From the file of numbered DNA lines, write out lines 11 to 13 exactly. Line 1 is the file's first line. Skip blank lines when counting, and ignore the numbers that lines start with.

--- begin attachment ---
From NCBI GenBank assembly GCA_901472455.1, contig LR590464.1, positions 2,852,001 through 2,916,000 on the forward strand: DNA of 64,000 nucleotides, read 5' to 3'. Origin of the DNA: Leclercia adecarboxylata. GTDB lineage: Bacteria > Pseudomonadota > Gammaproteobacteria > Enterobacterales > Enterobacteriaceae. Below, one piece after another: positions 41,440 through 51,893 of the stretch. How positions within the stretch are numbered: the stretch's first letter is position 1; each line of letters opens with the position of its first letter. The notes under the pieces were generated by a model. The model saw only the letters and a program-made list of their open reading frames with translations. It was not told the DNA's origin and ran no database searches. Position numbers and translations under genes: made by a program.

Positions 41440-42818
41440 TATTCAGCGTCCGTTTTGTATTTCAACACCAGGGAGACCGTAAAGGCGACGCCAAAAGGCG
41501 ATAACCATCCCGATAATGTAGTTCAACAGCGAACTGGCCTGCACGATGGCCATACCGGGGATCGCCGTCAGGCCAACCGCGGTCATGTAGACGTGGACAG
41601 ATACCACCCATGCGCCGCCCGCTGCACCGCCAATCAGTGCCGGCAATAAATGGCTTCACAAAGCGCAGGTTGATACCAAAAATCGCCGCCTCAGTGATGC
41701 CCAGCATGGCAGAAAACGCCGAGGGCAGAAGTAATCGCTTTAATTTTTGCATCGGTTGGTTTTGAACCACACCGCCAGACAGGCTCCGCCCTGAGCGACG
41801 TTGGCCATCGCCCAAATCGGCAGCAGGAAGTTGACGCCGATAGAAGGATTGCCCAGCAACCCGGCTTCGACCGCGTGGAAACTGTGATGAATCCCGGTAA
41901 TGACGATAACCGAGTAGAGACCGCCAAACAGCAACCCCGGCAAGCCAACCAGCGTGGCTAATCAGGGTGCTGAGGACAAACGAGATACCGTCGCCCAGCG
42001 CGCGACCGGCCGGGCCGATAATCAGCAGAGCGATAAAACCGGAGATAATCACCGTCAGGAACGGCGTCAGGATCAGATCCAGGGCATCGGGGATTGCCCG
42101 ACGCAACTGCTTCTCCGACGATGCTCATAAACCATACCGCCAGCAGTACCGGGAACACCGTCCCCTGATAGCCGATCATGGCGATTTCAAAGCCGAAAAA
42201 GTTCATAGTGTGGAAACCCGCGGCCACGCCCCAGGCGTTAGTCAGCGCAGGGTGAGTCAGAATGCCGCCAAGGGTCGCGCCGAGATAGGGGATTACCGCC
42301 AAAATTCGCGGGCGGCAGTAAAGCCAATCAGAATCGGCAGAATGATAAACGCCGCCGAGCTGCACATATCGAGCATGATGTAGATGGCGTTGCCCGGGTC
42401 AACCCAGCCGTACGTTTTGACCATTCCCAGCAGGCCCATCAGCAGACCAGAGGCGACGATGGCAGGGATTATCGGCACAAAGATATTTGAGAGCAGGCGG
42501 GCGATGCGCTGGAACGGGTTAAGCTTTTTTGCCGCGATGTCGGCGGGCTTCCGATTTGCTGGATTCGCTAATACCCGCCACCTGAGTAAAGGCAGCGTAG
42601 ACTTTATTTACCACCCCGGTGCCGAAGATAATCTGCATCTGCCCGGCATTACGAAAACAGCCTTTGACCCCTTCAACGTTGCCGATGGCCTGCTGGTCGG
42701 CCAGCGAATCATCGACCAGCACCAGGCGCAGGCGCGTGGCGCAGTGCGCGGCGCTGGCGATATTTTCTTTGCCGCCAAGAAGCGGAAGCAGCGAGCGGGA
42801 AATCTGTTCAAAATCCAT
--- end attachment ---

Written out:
42201 GTTCATAGTGTGGAAACCCGCGGCCACGCCCCAGGCGTTAGTCAGCGCAGGGTGAGTCAGAATGCCGCCAAGGGTCGCGCCGAGATAGGGGATTACCGCC
42301 AAAATTCGCGGGCGGCAGTAAAGCCAATCAGAATCGGCAGAATGATAAACGCCGCCGAGCTGCACATATCGAGCATGATGTAGATGGCGTTGCCCGGGTC
42401 AACCCAGCCGTACGTTTTGACCATTCCCAGCAGGCCCATCAGCAGACCAGAGGCGACGATGGCAGGGATTATCGGCACAAAGATATTTGAGAGCAGGCGG